New research from the University of Sheffield has found being overweight is an additional burden on brain health and it may exacerbate Alzheimer's disease.
This webinar will be available FREE of charge to FAB Associate members on 5.2.21.
Join Dr Alex Richardson on a live webinar where she will present on 'The Latest Evidence and Best Practice for Dietary Approaches to Autistic Spectrum Disorders'. Thursday 28th November at 18.30-19.30 (UK time)
New research suggests that a higher dietary intake of long chain omega-3 fatty acids in childhood may reduce the risk of developing subsequent asthma, but only in children carrying a common gene variant.
The public need to be more aware of the essential role of iodine in the diet, particularly pregnant women and those of child bearing age.
Omega-3 fatty acids (DHA and EPA) have potent anti-inflammatory activities, and this pilot study provides suggestive evidence that these fatty acids may dampen COVID-19's cytokine storm.
A study designed to study how the immune system impacts gut bacteria—has led to the extraordinary discovery of two molecules that can not only provide profound protection in experimental models of asthma but can also substantially reduce the severity of an attack.
This study concluded that a vegan diet has a broad effect on children's metabolism. Serum biomarker levels for vitamins A and D, cholesterol forms and essential amino acids were significantly lower in children on vegan diet compared to age-adjusted omnivores.
The research so far has indicated that healing a leaky gut can go a long way toward improving mood. The best way to do that is to support those microbes that nourish the gut lining. That turns out to be fairly easy: increase your consumption of fibre.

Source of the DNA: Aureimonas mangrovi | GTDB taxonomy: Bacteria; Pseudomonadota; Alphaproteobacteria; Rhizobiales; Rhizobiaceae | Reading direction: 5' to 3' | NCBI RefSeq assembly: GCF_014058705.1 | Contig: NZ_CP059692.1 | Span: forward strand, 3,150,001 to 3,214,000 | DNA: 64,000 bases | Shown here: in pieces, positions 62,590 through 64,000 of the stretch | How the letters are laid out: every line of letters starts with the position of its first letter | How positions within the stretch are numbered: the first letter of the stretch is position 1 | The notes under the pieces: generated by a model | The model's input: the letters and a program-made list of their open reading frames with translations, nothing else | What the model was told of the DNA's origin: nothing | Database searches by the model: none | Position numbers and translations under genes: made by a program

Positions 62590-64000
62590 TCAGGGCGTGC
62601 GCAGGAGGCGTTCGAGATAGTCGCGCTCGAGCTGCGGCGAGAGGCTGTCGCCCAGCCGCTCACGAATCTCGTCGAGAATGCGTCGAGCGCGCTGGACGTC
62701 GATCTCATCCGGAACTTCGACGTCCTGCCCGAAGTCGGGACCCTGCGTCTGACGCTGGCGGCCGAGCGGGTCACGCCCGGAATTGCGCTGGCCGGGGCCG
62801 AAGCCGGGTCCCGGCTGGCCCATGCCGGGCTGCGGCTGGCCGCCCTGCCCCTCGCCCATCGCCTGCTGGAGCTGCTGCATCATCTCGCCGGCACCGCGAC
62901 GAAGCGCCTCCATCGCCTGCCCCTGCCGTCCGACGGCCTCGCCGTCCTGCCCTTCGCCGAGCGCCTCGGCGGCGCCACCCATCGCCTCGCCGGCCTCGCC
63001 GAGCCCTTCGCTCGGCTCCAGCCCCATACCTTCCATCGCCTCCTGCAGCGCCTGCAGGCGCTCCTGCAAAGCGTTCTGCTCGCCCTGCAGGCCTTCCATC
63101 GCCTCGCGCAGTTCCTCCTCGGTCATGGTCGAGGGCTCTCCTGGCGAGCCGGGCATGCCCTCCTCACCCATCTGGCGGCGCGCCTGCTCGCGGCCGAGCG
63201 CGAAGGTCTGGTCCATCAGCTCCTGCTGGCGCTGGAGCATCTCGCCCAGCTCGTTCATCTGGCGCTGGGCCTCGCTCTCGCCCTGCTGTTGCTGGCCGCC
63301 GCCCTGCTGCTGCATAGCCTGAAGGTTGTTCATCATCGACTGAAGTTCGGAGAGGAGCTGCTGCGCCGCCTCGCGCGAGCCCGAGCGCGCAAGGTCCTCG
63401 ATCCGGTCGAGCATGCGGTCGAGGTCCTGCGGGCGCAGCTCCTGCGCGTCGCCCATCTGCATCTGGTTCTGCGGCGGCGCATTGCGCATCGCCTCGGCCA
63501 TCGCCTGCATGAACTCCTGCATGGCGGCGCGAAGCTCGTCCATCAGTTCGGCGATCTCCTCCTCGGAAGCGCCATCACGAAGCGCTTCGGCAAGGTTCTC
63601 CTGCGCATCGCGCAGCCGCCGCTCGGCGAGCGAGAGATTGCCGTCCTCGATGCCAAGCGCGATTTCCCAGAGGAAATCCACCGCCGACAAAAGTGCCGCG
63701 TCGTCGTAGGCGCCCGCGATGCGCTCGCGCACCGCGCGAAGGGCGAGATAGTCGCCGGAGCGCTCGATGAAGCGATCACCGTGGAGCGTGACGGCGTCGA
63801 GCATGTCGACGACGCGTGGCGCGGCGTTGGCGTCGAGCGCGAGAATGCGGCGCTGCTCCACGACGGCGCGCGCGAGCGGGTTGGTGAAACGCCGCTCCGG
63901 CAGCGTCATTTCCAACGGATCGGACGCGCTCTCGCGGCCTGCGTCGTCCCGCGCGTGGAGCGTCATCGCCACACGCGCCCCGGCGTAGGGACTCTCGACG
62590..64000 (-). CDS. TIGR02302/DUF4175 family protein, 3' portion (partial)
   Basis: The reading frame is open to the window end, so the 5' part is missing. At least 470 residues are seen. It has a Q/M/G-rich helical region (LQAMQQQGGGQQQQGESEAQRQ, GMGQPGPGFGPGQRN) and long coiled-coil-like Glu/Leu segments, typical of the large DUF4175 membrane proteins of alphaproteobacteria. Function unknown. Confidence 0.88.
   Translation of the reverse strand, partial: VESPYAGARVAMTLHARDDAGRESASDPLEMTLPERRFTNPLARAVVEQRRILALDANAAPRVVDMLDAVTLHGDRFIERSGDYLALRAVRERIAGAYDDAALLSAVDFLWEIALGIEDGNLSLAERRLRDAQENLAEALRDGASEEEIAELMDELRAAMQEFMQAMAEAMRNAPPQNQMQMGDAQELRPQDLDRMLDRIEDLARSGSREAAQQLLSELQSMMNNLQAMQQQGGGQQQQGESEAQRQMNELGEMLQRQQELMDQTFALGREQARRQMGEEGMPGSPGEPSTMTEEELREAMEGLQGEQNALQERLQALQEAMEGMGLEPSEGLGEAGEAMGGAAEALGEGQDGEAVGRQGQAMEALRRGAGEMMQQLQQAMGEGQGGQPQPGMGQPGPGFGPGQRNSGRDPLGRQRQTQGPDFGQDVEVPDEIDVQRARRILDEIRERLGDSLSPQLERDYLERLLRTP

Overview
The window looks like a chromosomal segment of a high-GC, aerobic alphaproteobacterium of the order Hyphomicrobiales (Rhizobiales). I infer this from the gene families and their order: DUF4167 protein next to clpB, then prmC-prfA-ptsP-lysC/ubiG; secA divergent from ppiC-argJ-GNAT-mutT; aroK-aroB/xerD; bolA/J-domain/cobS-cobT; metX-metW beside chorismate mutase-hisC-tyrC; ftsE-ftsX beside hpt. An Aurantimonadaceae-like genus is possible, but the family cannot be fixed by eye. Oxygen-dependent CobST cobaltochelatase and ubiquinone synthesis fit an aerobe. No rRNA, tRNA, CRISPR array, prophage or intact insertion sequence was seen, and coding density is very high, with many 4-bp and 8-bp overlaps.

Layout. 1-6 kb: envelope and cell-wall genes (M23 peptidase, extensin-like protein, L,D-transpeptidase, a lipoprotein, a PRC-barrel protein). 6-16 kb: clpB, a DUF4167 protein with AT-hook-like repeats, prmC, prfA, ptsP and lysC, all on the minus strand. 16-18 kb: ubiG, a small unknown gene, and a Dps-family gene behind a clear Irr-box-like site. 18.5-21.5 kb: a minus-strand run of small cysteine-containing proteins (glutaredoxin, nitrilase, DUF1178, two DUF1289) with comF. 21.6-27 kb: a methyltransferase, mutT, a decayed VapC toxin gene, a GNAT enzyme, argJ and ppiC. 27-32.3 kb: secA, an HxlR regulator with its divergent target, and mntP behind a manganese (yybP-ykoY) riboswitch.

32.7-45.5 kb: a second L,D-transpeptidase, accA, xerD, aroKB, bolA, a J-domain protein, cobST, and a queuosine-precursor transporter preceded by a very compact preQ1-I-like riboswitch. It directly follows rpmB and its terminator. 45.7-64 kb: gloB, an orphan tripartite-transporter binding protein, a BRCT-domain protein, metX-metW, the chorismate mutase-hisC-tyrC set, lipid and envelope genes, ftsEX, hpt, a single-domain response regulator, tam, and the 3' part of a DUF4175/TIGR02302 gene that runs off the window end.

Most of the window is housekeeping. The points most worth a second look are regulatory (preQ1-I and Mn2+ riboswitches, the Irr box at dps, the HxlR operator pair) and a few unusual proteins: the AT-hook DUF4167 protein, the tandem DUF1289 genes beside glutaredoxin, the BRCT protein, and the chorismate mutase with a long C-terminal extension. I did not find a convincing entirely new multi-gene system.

This is the first research since 2008 to examine the prevalence of mental health conditions among children with autism at a population level, and signals a need for healthcare systems to adapt to account for the overlap.
Diagnosing celiac disease can be difficult. Some patients may be asymptomatic, while others have non-specific symptoms such as indigestion or bloating. It's thought only 30 percent of people with celiac disease are actually diagnosed.
A new study published in Nutrition Research has found that children born to a mother with low intake of vitamin B12 during pregnancy were at increased risk of adverse development specific to certain speech and mathematical abilities.
KU Leuven researchers have identified the biological mechanism that explains why some people experience abdominal pain when they eat certain foods. The finding paves the way for more efficient treatment of irritable bowel syndrome and other food intolerances.
This case study suggests that the development of a blood test to screen for mothers who are at a higher risk of having a child with ASD may be possible.
The researchers in this study found that persistently high insulin levels from mid-childhood were linked with a higher chance of developing psychosis in adulthood.
Behavioral tests on mice showed that hydrogen sulphide improved cognitive and motor function by 50 per cent compared with mice that did not receive the injections of NaGYY.
"If you’ve got something that could potentially save tens of thousands of lives – worldwide, hundreds of thousands, if not millions – and you say there’s not quite enough evidence, but it’s indicating in a positive direction, then you do something about it, don’t you?” David Davis
This study showed that to benefit from diets such as the Mediterranean diet, or MIND diet, we would have to limit our consumption of processed foods and other unhealthy foods such as fried foods and sweets.
More than two-thirds of all packaged foods contain added sweeteners. Why does that matter? Research has found links between kids' high-sugar diets and problems with sleep, learning and emotional health, not to mention serious conditions like diabetes and fatty liver disease.
The authors of this case report the fact that celiac disease may also present primarily as behavioral disturbance in adults, particularly if there is already underlying psychiatric disease or intellectual deficits.
The first U.S. government dietary guidelines for infants and toddlers recommend feeding only breast milk for at least six months and no added sugar for children under age 2.